SEO Services

Our highly consultative search engine optimization services include link building, on-page optimization, content development creation and more.

Social Media

We take a holistic look at Social Media strategy including blogging, Twitter, Facebook and industry specific social networks to come up with a campaign that works for you.

Local Search

Thunder SEO has extensive experience in creating and implementing local search campaigns for single location, regional and nationwide businesses.


Our company has been working with web designers and internet marketing people for over 10 years....

Read All Testimonials

The Huffington Post is worth 20% of The New York Times Company. Is that possible?!

Submitted on 2/9/2011 by Max Thomas

The recent sale of The Huffington Post to AOL for $315 million heralds yet another milestone in the shift of news media from traditional to digital channels. Keeping in mind that The Huffington Post is primarily a news blog site, comparing The Huffington Post’s valuation to the market cap of other media companies tells a very interesting story.

This is by no means an in-depth analysis, but a quick comparison shows that The Huffington Post (a single website) is worth 20% (or ?) of the New York Times Company — a conglomerate which includes over 10 major news brands (print and online),, 14 daily newspapers, New England Sports Network, and more, with a current market cap of $1.54 billion — and is worth 88% of McClathy — another media conglomerate of 30 major daily newspapers and 43 non-dailies in 29 markets, and ownership of 14.4% of, 33.3% of and 25.6% of Classified Ventures, with a current market cap of $358 million. In addition, across the board these companies are major and established brands! Huffpost is 6 years old (started in 2005) and, again, one website.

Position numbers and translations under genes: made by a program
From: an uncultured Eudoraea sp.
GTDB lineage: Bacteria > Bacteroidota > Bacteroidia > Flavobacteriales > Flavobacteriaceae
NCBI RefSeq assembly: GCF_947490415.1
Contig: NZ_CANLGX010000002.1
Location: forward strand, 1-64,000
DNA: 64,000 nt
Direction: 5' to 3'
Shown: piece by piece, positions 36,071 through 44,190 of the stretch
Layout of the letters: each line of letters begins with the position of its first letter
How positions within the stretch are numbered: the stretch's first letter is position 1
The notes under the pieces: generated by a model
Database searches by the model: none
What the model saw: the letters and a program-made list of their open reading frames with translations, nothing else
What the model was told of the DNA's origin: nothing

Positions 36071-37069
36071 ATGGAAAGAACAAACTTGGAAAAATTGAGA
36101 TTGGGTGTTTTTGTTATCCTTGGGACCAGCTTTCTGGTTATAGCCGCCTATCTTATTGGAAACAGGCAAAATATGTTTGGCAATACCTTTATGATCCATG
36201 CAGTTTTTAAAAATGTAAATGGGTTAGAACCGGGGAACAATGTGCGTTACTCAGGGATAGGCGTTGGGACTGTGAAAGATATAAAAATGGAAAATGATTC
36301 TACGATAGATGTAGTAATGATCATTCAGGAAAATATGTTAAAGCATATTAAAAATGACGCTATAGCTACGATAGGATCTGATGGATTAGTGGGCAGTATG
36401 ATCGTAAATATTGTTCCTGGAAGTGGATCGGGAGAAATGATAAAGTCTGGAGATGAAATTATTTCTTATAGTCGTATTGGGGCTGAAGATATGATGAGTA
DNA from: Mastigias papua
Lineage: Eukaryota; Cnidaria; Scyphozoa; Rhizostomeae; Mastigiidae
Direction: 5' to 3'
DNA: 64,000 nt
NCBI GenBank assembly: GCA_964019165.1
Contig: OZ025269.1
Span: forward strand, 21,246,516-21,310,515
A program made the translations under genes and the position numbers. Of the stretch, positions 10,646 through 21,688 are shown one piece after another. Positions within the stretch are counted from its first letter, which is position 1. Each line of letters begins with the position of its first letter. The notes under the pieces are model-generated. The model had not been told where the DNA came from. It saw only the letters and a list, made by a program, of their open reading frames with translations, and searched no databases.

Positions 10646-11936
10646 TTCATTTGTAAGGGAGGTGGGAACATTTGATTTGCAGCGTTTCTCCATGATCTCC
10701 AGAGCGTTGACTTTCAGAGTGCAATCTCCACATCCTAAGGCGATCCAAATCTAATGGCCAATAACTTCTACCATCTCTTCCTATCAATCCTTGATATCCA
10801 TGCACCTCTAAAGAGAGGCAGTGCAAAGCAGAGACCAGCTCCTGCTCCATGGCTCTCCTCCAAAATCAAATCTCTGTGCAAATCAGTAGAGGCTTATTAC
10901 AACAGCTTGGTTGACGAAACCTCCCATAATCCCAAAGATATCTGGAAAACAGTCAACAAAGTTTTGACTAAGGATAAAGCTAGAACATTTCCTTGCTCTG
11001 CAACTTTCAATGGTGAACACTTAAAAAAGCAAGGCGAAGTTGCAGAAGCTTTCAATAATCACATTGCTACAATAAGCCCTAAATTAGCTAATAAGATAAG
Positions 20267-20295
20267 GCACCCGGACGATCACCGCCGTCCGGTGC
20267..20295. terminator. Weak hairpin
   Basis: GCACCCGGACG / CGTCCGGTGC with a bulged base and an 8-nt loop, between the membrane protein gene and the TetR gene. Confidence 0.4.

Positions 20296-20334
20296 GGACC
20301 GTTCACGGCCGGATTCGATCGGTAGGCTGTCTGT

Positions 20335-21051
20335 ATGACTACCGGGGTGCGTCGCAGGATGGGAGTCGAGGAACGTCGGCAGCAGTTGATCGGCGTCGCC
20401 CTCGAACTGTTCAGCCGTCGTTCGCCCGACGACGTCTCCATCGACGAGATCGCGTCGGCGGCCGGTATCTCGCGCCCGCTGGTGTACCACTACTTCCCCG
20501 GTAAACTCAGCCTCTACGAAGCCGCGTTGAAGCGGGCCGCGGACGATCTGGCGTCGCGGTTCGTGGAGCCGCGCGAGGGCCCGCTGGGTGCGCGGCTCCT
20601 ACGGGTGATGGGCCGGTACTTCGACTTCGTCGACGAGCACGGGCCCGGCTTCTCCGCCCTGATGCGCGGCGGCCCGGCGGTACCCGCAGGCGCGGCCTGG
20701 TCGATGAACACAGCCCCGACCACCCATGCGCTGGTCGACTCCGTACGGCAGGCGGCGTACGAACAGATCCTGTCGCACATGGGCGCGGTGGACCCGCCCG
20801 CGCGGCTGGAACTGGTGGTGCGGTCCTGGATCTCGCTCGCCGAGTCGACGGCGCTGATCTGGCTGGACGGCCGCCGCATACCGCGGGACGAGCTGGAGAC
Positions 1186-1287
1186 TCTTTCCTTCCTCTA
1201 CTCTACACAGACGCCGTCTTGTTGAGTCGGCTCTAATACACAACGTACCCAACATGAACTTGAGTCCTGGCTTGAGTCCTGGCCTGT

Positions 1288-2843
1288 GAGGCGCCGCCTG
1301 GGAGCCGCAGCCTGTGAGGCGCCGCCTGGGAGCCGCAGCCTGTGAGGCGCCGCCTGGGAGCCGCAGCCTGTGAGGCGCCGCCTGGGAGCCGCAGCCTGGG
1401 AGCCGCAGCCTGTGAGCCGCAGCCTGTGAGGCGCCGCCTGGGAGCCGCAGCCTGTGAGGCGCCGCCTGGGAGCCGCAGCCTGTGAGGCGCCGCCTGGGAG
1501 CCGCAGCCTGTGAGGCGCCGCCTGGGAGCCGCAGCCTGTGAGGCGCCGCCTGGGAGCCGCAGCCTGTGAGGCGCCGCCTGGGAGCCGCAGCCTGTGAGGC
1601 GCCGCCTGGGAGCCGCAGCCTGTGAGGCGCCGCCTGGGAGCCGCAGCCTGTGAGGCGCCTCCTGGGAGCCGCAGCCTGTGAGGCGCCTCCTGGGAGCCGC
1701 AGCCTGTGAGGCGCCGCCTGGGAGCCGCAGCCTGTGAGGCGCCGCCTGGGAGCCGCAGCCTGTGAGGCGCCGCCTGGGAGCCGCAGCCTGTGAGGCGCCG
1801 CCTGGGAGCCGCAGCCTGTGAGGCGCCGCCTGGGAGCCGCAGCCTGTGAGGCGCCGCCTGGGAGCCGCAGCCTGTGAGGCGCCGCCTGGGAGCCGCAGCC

This comes on the heels of Demand Media’s IPO. Today the company has a market cap of $1.54 billion. making it the same size as the New York Times Company and 70% the size of AOL (with a market cap of $2.19 billion).

The following chart and table illustrate the relative size of these traditional and new media companies, plus a short profile overview (pulled from Yahoo!Finance). As the table shows, traditional media has a lot of rethinking to do. Or, is traditional really dead?

Leave a Reply